See Events

PhD Defence Sjoerd Hack

computational nanophotonics in 3d

Sjoerd Hack is a PhD student in the research group Mathematics of Computational Science. His supervisors are prof.dr.ir. J.J.W. van der Vegt from the Faculty of Electrical Engineering, Mathematics & Computer Science and prof.dr. W.L. Vos from the Faculty of Science and Technology.

In this PhD Thesis, we theoretically and numerically investigate novel aspects of light propagation in three-dimensional (3D) photonic band gap crystals that open up new opportunities to tune the interaction between light and matter.

We also develop highly accurate nonreflecting boundary conditions for a mixed DG discretization of the Maxwell equations on finite size computational domains.

Photonic crystals are a class of nanostructures with a periodically varying refractive index in space. Three-dimensional photonic crystals can have a 3D photonic band gap: due to wave interference, light is not allowed to exist within the crystal. A 3D band gap offers new opportunities to tailor the interaction between light and matter.

We explore for the first time the propagation of light in a 3D cavity superlattice inside a 3D photonic band gap crystal. Each cavity acts as a "cage" for light due to the surrounding band gap. In a superlattice with closely spaced cavities, the light sometimes "escapes" and hops to one of the neighboring cavities. We calculate the coupling coefficients that describe the hopping transport. We observe for one of the modes of light propagation that light hops only in the Cartesian directions. This cannot be readily inferred from radiation patterns, due to higher-dimensional wave interference. We also study time-resolved propagation patterns in a 3D cavity superlattice, and the effects of disorder on the density of states (DOS) in 3D photonic band gap crystals.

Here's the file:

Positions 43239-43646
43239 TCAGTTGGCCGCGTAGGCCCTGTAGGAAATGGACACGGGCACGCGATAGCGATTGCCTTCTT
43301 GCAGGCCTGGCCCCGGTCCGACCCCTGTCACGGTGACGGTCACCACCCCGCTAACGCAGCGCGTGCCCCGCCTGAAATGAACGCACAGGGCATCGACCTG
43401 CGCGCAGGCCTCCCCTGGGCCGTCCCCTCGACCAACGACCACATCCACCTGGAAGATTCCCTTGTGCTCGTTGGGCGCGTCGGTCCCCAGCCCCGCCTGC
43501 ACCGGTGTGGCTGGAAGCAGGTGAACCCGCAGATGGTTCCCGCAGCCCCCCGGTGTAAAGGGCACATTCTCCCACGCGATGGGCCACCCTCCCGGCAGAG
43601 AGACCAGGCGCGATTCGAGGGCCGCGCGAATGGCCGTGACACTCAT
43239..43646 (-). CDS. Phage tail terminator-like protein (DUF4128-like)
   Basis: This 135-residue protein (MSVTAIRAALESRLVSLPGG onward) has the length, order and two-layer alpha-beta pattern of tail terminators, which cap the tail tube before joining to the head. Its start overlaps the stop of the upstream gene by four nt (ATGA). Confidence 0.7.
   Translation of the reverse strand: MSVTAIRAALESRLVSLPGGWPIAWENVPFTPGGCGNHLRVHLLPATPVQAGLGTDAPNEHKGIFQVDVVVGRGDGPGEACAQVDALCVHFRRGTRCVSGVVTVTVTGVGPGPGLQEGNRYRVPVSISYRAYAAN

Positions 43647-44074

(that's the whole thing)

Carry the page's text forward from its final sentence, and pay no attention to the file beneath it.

Mixed discontinuous Galerkin (DG) finite element methods are well suited to solve the Maxwell equations in complex structures, as they allow to efficiently capture singularities at dielectric corners and interfaces and also provide a spectrum of electric field solutions that is free of spurious modes.

In this PhD Thesis, we combine a mixed DG discretization with nonreflecting boundary conditions. The boundary conditions are obtained by applying the well-known Hagstrom-Warburton nonreflecting boundary conditions separately to the tangential components of the electric field. The discretized Hagstrom-Warburton boundary conditions successfully describe unboundedness with only small spurious reflections that are accurately predicted by an estimate. These new nonreflecting boundary conditions will allow accurate computations of the behavior of light in finite structures.